Despite the common belief that the principles of bioethics are universal and applicable to every culture and society and that have always existed in the religious and moral traditions in various forms, the possibility that some of them may collide with one another at a certain stage of development and/or treatment of AD patients cannot be completely excluded.
Major religions (Christianity, Judaism, Islam and Buddhism) do not differ significantly in terms of their generally positive attitude towards human, with slight variations about prioritizing human body or soul, which might result in minor discrepancies in their opinion as to what extent a person should be allowed to self-decide on issues such as the maintenance or termination of life (for example, the application of euthanasia in AD’s terminal stage). With the mild cognitive impairment phase, however, this dilemma is out of the question, whereas the above-mentioned religions show a positive attitude with respect to all possible methods of treatment of the human body and soul.
Despite the principally expressed considerations, the concrete therapeutic technology under discussion might raise objections among some religious groups in light of the application of whatever therapy, i.e. some religious movements reject medical treatment, while others (such as “Jehovah’s Witnesses”) oppose blood transfusion practices. Therefore, there is a risk that the use of blood products in the form of immunoglobulins may be met with resistance from the supporters of the above-mentioned religious movement.
Ethical rules and virtues are likely to come into conflict with the moral of a particular social group. The enrollment of AD subjects or persons with MCI in a clinical trial group to be treated with immunoglobulins presumes these subjects to have already been diagnosed, which would mean that the above individuals are labelled as “mad” or “incurably ill”. This could negatively impact on the individuals and their families, relatives and friends in their future social contacts. Cultural differences linked to the use of information and decision-making in patients suffering from “formidable diseases” may further complicate the situation. In the USA, it is accepted among some groups such as Mexican Americans, Korean Americans and Navajo to inform family members about the health of their significant other before telling the diagnosis to the sick person himself/herself. In Ireland, 83% of the relatives of people suffering from dementia are against the disclosure of the diagnosis to the patients themselves, considering that learning/knowing it may harm the sick person causing him/her anxiety, stress, despair and depression. In this aspect, a conflict may be expected regarding the autonomy of the patient (i.e. his/her autonomy in the treatment decision-making process may be reduced). Therefore, autonomy of an individual depends largely on the people around him/her, their affiliation to a particular social group or community and cultural values, as well.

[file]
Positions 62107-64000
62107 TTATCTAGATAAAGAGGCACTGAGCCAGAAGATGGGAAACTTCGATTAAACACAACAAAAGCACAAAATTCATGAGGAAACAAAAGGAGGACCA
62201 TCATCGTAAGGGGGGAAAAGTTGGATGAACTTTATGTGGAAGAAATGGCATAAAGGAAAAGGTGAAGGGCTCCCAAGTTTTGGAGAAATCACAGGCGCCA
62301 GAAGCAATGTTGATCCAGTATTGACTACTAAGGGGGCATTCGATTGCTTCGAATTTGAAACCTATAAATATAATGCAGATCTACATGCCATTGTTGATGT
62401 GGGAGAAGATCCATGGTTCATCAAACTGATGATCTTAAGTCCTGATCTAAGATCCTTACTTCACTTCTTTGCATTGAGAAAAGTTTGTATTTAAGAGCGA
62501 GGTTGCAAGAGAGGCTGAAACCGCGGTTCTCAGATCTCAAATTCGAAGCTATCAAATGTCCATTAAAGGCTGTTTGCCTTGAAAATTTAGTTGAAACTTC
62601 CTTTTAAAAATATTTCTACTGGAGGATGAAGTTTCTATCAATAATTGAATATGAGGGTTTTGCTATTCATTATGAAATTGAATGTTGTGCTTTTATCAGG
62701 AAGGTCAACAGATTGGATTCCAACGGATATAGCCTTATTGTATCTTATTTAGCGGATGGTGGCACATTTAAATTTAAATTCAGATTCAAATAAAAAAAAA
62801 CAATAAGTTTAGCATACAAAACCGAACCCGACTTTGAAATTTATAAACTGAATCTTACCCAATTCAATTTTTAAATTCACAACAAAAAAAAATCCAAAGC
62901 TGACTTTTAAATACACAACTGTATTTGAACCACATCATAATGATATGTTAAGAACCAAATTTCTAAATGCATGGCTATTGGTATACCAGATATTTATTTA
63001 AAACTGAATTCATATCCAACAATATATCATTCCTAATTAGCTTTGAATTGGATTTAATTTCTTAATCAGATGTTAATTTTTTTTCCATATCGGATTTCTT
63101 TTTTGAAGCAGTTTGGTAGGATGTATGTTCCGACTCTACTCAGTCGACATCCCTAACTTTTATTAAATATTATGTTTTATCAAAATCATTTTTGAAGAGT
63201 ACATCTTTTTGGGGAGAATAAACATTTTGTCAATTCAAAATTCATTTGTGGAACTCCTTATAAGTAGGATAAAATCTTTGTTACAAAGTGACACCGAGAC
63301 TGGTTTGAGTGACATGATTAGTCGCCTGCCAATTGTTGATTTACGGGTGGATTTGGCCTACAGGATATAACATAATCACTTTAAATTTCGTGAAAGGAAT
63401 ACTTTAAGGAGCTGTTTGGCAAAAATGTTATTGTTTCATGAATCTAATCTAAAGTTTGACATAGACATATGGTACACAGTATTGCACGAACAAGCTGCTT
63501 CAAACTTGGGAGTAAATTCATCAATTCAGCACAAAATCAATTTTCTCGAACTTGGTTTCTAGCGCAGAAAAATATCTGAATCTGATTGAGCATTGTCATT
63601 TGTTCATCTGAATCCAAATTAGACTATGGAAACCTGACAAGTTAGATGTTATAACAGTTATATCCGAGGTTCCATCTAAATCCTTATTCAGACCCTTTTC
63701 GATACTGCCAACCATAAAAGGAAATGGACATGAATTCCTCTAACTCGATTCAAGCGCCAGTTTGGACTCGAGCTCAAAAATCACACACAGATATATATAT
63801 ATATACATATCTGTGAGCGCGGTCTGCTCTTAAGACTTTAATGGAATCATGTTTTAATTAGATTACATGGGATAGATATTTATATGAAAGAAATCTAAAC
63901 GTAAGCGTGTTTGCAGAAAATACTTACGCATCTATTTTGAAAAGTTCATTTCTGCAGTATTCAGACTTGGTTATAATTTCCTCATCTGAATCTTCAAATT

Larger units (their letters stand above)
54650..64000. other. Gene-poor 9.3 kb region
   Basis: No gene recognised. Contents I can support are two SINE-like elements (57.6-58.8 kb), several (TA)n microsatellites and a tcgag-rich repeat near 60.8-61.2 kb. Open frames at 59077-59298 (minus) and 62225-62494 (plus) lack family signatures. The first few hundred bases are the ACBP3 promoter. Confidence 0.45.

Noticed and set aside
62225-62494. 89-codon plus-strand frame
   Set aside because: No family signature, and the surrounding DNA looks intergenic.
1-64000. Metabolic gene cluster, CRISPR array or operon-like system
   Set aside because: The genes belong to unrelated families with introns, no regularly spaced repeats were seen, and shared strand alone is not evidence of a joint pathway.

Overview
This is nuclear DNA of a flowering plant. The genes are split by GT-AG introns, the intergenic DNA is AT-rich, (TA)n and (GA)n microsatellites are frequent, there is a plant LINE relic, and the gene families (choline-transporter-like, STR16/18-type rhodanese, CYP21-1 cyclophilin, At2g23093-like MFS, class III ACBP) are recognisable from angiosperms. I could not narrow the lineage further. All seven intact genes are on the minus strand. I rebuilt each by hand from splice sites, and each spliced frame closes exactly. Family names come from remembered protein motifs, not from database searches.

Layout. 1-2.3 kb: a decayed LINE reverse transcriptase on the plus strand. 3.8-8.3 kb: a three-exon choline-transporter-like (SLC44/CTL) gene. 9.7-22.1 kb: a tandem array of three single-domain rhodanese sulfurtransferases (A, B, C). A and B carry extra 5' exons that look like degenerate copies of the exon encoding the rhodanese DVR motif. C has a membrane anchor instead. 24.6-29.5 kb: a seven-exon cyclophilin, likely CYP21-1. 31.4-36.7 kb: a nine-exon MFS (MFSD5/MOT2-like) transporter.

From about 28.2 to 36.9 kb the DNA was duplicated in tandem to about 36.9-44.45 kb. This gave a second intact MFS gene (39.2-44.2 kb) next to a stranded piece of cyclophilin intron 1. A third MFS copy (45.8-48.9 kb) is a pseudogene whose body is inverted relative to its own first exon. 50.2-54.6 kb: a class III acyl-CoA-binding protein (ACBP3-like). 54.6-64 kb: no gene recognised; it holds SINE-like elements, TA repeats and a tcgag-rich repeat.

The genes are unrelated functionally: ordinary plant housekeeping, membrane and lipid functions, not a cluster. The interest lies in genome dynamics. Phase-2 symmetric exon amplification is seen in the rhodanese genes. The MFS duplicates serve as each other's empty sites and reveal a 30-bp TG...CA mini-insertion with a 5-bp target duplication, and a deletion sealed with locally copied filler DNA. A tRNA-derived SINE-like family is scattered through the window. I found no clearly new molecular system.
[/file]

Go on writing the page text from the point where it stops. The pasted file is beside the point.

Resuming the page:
As another prerequisite for a potential conflict between the administered therapy and the pursued social policies in some countries could be mentioned the disparities in the burden between the costs of caring for patients suffering from Alzheimer’s disease and the social costs linked to other public health diseases. In recent years, Alzheimer’s disease has been recognized as a key public health issue because of its significant morbidity, high cost of related care and lack of effective definitive treatment. AD patients, due to their advanced age, are likely to have comorbid chronic diseases, such as diabetes, coronary problems, congestive heart failure and others, making it hard and expensive to treat.
 See: Alvargonzález, D. “Alzheimer’s Disease and the Conflict between Ethics, Morality and Politics”, Journal of Alzheimer’s Disease & Parkinsonism, March 2013, available at: http://www.omicsonline.org/alzheimers-disease-and-the-conflict-between-ethics-morality-and-politics-2161-0460.S10-004.pdf ; “Personhood”, Alzheimer Europe, January 2013, available at: http://www.alzheimer-europe.org/Ethics/Definitions-and-approaches/Other-ethical-principles/Personhood ; “Ethical Issues in Practice”, Alzheimer Europe, October 2009, available at: http://www.alzheimer-europe.org/Ethics/Ethical-issues-in-practice .